Kate’s favorite ride was Calico Criticism. The ability to criticize was pretty standard procedure in Kate’s world. She had developed muscle memory around seeing things she didn’t like and expressing freely how she felt about whatever the subject. Muscle memory is something people develop when riding a bike, playing a piano, swimming, and brushing our hair. We no longer have to think how to do the behavior – it just happens – unconsciously and habitually.
Kate’s Momma had taught her to speak her mind and be honest. However, Kate’s Momma had forgotten to also add the ingredient of “a timely word” and “a harsh word” and “a fool even when he is silent is thought wise.” After examining her own behavior and thoughts – Kate realized she had to rein in the criticism. She also realized the benefit of not saying every thing she thought!
Criticism, as Gottman defines it is attacking someone’s personality or character — rather than a specific behavior – usually with blame. Kate discovered 4 ways to remedy the muscle memory habit of criticism.
- Good Self Care -Many people talk about putting on your oxygen mask first before putting it on anyone else. If the plane is going down and you’re passed out on the ground, you won’t be able to help anyone else. Kate had to start taking better care of herself. Spiritually. Physically. Nutritiously. Emotionally. She quickly found out when she felt better, she thought better. Life was easier to deal with when she was taking care of herself.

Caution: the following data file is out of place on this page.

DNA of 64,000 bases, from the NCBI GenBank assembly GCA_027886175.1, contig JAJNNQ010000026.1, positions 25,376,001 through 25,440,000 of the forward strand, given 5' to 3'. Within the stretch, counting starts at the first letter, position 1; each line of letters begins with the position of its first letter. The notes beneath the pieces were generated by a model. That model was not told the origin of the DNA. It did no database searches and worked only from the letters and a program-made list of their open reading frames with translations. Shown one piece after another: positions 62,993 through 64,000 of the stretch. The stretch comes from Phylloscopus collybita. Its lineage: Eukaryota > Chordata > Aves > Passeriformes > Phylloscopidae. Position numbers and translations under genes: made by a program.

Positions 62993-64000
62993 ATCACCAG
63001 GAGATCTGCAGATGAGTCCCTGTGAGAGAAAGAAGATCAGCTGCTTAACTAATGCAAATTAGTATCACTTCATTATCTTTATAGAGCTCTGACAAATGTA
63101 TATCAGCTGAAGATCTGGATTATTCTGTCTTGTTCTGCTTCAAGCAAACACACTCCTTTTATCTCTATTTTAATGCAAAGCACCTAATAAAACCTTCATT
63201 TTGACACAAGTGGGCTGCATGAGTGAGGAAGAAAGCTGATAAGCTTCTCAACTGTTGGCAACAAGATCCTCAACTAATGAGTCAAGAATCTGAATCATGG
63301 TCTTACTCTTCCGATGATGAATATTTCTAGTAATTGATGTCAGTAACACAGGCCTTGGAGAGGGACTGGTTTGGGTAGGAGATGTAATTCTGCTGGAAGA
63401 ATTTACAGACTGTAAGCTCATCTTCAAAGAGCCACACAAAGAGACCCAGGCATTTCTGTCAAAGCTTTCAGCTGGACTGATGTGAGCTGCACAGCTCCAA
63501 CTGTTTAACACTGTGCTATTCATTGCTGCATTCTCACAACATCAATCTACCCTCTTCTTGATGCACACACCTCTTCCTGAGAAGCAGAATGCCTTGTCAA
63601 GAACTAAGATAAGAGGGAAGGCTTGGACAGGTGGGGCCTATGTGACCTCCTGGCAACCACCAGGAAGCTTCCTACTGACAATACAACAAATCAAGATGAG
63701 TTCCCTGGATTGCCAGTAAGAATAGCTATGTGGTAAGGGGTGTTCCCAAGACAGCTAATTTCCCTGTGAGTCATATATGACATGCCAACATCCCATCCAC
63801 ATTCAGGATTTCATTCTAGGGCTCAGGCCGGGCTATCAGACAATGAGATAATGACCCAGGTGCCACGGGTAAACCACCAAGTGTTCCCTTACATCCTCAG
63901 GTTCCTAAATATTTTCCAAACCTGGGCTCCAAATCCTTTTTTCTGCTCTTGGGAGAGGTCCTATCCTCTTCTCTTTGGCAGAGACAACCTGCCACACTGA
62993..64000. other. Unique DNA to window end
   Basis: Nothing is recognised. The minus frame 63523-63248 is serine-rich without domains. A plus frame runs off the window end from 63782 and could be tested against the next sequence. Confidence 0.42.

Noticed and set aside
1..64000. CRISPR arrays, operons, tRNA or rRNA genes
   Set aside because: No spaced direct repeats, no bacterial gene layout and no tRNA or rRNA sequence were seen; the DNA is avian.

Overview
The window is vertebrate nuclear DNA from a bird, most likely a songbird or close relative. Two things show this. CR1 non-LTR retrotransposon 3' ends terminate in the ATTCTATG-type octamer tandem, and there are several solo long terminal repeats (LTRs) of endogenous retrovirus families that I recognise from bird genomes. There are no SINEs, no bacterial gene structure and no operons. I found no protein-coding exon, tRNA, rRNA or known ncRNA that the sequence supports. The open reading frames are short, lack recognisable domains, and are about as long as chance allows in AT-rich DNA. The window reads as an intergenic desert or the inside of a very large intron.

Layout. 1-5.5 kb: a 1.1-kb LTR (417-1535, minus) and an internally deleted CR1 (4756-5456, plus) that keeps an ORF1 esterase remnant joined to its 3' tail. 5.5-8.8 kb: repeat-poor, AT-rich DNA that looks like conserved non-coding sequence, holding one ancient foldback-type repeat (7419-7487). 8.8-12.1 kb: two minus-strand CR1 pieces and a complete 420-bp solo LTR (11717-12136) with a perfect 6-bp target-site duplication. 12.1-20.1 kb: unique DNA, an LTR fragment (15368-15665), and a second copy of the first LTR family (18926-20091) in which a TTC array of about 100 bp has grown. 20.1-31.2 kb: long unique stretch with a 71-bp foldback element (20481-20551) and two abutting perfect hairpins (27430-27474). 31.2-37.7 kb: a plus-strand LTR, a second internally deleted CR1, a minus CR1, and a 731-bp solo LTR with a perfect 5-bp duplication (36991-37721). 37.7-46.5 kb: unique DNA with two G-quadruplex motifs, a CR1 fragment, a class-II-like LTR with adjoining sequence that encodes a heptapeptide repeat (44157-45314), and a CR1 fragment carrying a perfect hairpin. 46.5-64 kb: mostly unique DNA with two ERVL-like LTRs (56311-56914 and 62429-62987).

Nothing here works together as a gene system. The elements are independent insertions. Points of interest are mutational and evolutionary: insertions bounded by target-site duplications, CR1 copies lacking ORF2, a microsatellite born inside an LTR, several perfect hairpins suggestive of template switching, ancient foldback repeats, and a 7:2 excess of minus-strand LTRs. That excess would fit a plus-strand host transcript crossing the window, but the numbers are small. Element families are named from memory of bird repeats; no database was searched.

- Changing the Focus – Kate had been a runner for a long time. She had always knew when the run was a long, hard one it was important to keep her mind’s eye focused on where she was going, rather than each small step. Somehow, in her marriage, the trivial things became the focus. She had lost sight of the end goal of living a life
that was happy and free through the rest of her life. Kate had instead focused on the mundane things of life: bills to be paid – dishes to be done – trash to be taken out. The messes of life. She determined to change her focus. She reminded herself of the amazing times of dating Bob. The friend he had once been. The lover she enjoyed. The fun times and hurdles they had already experienced. By reminding herself of the good times of the past, she was able to focus on the ending she wanted to have.